In the 1880s Japanese art was reintroduced to England, their styles were a good fit with aesthetic design and became very popular. Bamboo is just a natural aesthete and the stylised crane in flight also became a popular element in design of the period (but we have had a crane tile with a registered design for 1868). Many aesthetic artists took the opportunity to broaden their portfolios blending oriental and aesthetic styled elements. Towards the end of the century as artists and designers further sought new expositions of an essentially simple style that had been popular for decades styles became complex and more realistic representation of natural forms came to the fore.

If there's one element that sets 'aesthetic design' apart it is that each design was composed of a number of elements. Even borders were strong contributors rather than the plainer frame to emphasise the central motif. Some series of designs had different borders for each one in the series, some designs even had a different border pattern on each edge. Designs proliferate with an abundance of almost miniature detail building to a complex feast of vision that can not fail to entertain the eye. This contrasts strongly with the following Art Nouveau period, when designs were bold and strong and occupied a lot of space. As the aesthetic style disappeared in to a wealth of fine detail many designs began to have a similar feel, that of a mass of busy pattern. And so botanical tiles with a bold near-realistic flower design were the natural reaction to the overwhelming complexity. Technology played it's part too as the design emphasis shifted from complexity of artwork to the brilliance of gloss colour and the lighting effects of three dimensions.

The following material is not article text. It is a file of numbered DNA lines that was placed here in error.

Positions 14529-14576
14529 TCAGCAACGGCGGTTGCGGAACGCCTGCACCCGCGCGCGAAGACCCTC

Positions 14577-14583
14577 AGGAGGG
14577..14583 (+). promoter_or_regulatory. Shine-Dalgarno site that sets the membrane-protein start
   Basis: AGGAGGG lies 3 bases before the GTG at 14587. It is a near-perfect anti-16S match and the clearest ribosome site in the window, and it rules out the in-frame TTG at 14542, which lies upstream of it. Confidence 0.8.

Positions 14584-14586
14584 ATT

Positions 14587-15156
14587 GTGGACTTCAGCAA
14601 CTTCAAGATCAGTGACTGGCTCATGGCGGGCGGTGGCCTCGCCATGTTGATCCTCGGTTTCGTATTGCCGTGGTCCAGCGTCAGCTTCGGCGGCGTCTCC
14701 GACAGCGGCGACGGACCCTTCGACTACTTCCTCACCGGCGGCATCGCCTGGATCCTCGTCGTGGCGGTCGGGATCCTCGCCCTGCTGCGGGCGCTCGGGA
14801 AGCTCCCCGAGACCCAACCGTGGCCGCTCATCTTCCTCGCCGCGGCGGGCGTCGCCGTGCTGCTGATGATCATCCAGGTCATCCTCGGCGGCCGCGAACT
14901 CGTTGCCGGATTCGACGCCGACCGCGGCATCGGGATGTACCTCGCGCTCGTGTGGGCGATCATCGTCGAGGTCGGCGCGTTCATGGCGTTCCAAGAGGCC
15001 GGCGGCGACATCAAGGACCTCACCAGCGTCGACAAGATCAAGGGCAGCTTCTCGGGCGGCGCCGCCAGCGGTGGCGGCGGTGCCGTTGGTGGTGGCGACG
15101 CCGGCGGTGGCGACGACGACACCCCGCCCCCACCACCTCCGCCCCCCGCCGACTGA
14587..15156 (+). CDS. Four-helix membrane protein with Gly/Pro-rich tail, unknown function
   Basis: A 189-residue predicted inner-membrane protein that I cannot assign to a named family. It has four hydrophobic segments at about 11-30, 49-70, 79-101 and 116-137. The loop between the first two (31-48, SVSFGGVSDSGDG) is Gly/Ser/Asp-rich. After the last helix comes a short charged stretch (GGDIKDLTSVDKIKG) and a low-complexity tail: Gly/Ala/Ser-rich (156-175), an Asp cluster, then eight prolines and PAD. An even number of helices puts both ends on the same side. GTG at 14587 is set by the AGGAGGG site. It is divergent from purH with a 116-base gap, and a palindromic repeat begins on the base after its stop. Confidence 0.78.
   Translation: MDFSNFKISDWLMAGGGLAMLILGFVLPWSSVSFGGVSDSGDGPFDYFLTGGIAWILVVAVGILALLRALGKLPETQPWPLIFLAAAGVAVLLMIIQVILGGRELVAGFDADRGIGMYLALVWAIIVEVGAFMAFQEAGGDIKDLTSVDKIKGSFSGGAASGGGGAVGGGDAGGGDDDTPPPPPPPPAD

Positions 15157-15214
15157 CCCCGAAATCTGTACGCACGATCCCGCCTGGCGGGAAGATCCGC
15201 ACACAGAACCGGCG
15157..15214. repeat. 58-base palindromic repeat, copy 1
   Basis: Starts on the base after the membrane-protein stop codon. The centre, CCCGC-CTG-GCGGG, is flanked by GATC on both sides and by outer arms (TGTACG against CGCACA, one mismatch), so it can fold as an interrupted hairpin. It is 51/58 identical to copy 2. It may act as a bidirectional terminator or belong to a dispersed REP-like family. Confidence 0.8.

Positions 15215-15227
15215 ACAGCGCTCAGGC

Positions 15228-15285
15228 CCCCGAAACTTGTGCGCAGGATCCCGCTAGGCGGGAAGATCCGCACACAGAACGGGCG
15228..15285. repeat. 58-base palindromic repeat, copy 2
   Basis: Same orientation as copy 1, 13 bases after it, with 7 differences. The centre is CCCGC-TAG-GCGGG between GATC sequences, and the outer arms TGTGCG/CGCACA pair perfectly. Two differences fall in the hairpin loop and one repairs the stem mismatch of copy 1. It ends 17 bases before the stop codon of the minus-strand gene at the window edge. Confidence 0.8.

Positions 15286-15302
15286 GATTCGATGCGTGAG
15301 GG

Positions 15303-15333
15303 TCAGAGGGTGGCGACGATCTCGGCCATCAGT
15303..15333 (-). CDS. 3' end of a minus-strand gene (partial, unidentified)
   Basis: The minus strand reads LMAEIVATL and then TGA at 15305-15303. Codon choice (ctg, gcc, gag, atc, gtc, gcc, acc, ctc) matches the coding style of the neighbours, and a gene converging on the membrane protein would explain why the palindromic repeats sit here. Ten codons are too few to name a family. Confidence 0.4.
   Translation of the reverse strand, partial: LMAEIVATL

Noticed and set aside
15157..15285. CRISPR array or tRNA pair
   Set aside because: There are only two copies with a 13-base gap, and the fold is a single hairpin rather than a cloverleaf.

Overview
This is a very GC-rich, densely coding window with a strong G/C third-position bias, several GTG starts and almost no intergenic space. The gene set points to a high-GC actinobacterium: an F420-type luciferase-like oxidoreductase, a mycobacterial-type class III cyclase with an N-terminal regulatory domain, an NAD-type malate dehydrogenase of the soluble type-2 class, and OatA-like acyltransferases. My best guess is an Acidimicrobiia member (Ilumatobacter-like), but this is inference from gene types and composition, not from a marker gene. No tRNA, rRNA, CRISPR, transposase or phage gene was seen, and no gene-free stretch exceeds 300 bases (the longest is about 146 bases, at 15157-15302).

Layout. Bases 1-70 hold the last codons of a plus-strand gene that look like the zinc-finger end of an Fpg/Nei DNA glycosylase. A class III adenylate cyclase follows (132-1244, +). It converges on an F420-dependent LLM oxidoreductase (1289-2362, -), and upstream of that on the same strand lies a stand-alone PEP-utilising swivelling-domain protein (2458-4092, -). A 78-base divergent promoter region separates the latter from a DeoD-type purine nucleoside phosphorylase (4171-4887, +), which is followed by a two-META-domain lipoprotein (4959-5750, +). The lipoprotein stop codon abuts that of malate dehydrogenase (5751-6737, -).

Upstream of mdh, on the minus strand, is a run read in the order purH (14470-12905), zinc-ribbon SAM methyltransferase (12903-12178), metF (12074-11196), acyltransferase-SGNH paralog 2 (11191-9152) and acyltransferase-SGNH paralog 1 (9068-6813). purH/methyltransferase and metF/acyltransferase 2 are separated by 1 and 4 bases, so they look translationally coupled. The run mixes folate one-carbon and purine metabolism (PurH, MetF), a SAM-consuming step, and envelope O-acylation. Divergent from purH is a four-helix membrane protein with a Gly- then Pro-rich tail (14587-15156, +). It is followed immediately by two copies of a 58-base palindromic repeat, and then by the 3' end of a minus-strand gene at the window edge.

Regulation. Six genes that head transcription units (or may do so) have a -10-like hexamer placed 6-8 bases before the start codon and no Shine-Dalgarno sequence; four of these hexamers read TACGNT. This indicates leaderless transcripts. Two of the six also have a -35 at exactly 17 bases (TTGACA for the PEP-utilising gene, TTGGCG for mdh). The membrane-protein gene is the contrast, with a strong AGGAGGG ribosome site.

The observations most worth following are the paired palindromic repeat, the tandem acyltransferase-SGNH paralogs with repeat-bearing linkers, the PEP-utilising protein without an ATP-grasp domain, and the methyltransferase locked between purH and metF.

The advent of majolica tiles would have hastened the demise of complex aesthetic style, the complexity not suited to the majolica manufacturing process. Earlier (lead glaze) majolica tiles were always rather crude (not the Mintons etc true majolica, opaque glazes on red clay) and the degree of complexity of aesthetic design in the latter half of the 1880s could not be cost effectively translated in to majolica. The propronderence of more expensive processes 'Marsden's Patent' popularised by Wedgwood, 'Barbotine' most used by Sherwin & Cotton and 'reverse encaustic' used in Jackfield were popular as the best way to achieve good definition, especially of colour, in moulded tiles.

Sherwin & Cotton were one of the leading exponent of the aesthetic style on tiles producing a range of designs that caught the public's imagination. Close cooperation with artists spurred innovation at the company, both technical and artistic. Sherwins were one of the first to produce bright reds, mauves and purples in (durable) underglaze colours and their expertise with glazes is illustrated by the relationship with George Cartlidge. Many of his designs would not have been not possible without the technical prowess of the glazes and his designs showed off the glazes to their greates extent, the artist and the technologists working hand in hand. Minton Hollins were the archetypal 'big company' and produced a wide range of designs in the aesthetic style as did many of the other tile companies on the last quarter of the 19th century and many smaller concerns.